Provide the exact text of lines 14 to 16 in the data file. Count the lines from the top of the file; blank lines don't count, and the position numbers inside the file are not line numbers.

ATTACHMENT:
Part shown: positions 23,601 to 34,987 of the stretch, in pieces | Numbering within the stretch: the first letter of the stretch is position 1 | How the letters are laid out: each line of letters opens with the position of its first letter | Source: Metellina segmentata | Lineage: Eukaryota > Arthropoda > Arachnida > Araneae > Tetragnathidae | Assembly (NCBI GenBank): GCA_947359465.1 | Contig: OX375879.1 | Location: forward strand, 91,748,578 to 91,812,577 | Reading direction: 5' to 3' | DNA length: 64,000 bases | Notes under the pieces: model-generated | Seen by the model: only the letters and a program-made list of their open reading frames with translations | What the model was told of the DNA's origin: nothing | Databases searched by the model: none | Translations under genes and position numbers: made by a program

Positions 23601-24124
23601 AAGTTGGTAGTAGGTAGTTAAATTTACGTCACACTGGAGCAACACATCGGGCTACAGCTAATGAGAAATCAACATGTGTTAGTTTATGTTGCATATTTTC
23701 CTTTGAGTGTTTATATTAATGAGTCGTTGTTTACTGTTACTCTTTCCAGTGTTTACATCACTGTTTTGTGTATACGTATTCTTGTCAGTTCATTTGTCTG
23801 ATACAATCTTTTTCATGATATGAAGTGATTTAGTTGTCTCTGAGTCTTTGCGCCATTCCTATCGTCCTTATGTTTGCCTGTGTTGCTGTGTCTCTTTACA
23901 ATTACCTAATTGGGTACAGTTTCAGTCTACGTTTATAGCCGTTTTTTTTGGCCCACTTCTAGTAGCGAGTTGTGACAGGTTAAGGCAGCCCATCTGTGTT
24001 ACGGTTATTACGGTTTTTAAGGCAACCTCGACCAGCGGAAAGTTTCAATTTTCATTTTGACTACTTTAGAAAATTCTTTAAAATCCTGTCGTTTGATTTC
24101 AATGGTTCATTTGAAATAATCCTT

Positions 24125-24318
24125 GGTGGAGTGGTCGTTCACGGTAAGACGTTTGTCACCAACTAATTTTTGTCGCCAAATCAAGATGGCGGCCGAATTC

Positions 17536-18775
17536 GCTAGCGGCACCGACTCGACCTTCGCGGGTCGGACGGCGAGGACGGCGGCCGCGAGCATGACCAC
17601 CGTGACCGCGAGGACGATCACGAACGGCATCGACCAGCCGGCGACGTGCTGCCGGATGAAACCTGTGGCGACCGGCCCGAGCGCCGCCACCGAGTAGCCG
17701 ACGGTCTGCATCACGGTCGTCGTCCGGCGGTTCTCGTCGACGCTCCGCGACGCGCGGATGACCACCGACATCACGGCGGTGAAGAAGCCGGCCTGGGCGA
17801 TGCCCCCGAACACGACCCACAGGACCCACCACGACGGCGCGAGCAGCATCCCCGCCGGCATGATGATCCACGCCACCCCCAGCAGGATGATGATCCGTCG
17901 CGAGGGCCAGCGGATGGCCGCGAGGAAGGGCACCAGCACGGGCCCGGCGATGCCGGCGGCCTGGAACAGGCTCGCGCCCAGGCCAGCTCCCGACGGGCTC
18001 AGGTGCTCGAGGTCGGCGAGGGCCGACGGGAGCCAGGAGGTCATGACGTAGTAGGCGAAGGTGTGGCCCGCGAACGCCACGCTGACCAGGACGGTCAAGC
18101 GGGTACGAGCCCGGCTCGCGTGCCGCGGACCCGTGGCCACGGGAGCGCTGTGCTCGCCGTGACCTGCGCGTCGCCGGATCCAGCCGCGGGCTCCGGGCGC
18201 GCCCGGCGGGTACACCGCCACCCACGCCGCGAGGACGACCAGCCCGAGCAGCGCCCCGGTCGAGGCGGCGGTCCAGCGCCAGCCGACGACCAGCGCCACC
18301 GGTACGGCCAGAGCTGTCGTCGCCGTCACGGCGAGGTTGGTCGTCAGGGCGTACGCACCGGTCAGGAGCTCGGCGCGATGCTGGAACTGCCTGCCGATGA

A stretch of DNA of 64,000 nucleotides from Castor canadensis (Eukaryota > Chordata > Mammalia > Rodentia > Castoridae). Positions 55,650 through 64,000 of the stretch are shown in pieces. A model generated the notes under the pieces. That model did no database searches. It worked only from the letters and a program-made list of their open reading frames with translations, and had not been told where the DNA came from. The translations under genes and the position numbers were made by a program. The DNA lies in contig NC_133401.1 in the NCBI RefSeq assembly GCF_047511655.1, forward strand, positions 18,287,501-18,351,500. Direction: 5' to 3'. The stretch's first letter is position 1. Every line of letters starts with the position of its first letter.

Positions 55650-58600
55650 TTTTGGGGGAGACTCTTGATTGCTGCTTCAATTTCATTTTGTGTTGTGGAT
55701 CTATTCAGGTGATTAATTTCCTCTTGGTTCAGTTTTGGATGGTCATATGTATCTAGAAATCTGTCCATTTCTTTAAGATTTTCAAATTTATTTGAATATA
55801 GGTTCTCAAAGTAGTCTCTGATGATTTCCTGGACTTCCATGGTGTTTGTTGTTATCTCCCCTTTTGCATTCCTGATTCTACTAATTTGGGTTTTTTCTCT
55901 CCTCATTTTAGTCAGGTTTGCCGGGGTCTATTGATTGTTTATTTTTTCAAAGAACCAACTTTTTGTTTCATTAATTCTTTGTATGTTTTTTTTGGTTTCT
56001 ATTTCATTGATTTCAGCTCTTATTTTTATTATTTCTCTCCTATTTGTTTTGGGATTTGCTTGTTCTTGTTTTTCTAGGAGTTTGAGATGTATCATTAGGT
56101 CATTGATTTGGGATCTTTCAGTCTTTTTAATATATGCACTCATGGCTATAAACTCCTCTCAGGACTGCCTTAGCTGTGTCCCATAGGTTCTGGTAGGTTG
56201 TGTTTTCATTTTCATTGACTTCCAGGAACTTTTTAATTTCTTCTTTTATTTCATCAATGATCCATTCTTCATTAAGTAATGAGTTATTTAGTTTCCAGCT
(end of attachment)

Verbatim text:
17701 ACGGTCTGCATCACGGTCGTCGTCCGGCGGTTCTCGTCGACGCTCCGCGACGCGCGGATGACCACCGACATCACGGCGGTGAAGAAGCCGGCCTGGGCGA
17801 TGCCCCCGAACACGACCCACAGGACCCACCACGACGGCGCGAGCAGCATCCCCGCCGGCATGATGATCCACGCCACCCCCAGCAGGATGATGATCCGTCG
17901 CGAGGGCCAGCGGATGGCCGCGAGGAAGGGCACCAGCACGGGCCCGGCGATGCCGGCGGCCTGGAACAGGCTCGCGCCCAGGCCAGCTCCCGACGGGCTC